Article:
Latinos Committed to Making St. Paul a Welcoming Community for All
ISAIAH leaders from three Catholic Latino parishes, St. Odilia, St. Francis de Sales and Sacred Heart, gathered members of their communities for a Latino Faith Summit last weekend at Sacred Heart Church. Anxiety and concern has grown in the St. Paul Latino undocumented community because of developments in immigration policy both nationally and regionally.
Minnesota should be a state where each families’ contributions are appreciated, and all community members are valued and welcomed. In the past year ICE detentions have grown by 67% in the Midwest region, including Minnesota. The Supreme Court in February determined that all immigrants regardless of status can be held in “Indefinite detention without a chance for bail.” Just this month, the Secretary of Homeland Security reaffirmed the administrations’ zero tolerance policy which “calls for separating families who cross the border illegally.”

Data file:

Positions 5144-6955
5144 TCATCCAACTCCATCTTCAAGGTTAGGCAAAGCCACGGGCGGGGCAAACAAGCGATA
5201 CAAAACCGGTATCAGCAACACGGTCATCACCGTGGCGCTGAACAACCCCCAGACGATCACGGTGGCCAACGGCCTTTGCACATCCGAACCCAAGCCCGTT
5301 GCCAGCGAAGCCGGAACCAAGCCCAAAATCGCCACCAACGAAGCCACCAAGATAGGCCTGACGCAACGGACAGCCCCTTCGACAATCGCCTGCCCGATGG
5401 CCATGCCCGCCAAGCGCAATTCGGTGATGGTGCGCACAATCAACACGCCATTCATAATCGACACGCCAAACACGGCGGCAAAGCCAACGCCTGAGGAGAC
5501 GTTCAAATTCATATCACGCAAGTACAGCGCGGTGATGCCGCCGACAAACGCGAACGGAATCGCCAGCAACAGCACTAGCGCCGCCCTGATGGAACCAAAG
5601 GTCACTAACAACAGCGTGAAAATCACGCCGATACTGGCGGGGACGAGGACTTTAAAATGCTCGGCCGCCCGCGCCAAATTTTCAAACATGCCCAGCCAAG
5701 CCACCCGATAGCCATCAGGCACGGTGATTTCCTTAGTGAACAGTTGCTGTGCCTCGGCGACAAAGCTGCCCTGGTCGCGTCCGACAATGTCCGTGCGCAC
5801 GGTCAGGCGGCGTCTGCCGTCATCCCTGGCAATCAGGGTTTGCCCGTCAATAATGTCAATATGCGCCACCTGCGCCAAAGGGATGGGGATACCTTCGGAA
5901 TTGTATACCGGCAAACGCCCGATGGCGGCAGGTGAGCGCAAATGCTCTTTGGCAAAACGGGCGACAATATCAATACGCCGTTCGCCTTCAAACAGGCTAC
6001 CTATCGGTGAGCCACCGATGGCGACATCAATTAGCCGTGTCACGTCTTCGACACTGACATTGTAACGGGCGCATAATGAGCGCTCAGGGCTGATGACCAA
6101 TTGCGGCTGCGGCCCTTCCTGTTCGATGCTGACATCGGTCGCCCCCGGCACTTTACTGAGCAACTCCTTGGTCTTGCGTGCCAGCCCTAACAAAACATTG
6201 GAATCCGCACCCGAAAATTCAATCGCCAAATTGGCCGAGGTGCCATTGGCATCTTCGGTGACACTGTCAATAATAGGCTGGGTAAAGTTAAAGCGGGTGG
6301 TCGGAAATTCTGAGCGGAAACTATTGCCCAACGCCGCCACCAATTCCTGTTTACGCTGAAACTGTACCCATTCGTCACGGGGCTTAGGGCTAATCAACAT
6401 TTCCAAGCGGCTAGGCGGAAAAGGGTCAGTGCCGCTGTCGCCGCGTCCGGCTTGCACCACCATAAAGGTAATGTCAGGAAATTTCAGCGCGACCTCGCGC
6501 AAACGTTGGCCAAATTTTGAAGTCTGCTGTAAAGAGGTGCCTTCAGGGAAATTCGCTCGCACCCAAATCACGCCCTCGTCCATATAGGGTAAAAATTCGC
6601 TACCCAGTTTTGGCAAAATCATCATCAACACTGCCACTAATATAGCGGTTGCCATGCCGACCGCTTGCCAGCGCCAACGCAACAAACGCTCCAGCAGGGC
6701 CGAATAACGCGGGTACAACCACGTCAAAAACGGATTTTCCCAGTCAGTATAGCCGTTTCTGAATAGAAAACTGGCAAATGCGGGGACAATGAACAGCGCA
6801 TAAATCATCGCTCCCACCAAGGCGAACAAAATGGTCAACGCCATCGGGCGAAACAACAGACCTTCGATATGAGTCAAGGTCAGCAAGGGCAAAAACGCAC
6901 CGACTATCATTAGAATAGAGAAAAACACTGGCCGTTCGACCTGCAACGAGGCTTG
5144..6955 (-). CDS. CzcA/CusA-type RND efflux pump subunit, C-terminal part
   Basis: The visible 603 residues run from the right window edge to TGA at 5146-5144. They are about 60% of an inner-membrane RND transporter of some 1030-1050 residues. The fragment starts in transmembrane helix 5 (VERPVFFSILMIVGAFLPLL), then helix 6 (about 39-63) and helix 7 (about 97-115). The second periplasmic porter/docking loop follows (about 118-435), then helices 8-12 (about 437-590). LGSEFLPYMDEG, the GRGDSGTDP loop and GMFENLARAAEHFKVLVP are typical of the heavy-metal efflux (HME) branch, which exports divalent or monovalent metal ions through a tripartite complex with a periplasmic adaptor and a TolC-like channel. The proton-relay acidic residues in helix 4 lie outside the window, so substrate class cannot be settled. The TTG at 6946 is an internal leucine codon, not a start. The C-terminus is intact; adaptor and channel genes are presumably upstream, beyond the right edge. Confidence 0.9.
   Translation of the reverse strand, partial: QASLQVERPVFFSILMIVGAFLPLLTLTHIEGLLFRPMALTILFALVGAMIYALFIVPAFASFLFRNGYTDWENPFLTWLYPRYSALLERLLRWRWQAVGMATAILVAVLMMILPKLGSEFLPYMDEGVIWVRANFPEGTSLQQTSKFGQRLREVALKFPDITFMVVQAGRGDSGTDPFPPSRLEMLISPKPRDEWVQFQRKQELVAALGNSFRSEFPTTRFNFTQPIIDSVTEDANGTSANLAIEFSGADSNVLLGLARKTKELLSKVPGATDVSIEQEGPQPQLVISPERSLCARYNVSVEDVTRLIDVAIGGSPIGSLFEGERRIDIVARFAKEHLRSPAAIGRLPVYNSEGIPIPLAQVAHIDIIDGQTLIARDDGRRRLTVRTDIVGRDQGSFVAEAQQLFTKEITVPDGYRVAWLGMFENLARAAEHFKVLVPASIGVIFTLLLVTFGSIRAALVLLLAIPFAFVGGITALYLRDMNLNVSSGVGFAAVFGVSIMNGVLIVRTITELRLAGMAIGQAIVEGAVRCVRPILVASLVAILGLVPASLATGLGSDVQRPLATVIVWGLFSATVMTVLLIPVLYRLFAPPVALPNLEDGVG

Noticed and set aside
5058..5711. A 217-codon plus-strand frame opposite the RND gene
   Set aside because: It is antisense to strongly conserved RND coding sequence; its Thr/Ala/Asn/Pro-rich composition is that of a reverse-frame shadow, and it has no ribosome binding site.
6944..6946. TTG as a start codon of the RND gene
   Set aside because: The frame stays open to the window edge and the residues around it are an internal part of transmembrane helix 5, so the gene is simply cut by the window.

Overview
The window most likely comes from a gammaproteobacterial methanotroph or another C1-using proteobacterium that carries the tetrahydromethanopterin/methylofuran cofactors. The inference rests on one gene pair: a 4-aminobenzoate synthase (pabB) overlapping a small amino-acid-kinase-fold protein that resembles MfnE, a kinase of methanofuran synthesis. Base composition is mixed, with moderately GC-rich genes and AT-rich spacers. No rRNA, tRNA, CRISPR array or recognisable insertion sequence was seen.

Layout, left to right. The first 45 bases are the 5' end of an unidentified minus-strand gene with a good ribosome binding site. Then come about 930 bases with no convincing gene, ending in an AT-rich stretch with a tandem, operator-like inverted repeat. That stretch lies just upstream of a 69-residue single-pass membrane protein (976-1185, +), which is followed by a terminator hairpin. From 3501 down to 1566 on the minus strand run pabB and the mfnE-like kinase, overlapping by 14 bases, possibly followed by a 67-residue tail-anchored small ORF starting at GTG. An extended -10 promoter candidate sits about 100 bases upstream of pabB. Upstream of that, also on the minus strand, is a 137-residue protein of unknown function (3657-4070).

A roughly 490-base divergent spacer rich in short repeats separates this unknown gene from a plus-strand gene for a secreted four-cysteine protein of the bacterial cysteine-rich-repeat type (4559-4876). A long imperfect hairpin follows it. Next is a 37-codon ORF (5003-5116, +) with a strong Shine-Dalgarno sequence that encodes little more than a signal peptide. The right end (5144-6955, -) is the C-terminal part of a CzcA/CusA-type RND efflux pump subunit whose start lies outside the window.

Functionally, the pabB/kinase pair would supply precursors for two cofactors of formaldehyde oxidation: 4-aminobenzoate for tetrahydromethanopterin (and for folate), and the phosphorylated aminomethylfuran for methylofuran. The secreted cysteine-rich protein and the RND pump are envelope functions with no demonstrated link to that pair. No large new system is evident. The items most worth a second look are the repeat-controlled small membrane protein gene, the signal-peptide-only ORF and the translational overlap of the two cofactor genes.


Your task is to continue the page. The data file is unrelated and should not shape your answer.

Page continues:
A faith leader at Sacred Heart Church in her opening remarks said, “We are people of faith, who come to this country, not to commit crimes, but to seek opportunity for us and our children. We leave behind so much to be in this country. Why call me anything but human?”
Leaders at the summit shared with elected officials the challenges that they face and their intention for officials to better understand who they are: contributing members of society. Leaders also emphasized their objective for the Latino community as a whole to be more involved in the public arena and to motivate others in their community to participate.
“I can’t vote. But I know my nieces and nephews who can vote. I know co-workers who can vote. I know parishioners who can vote. They need to use their vote to represent all of us. We need to talk with them,” said another leader from Saint Francis De Sales Church.
Sadly, not all of the confirmed elected officials heard the heartfelt stories that were shared. Of the three officials confirmed to attend, only council member Jane Prince was in attendance. County Commissioner Blake Huffman did not show up and Toni Carter had a medical emergency.
Attendees called Commissioner Huffman and explained that the community was disappointed with his decision to not attend.
Leaders committed to continue working to make St. Paul and Minnesota a welcoming and inclusive community for all its residents, including families with undocumented status.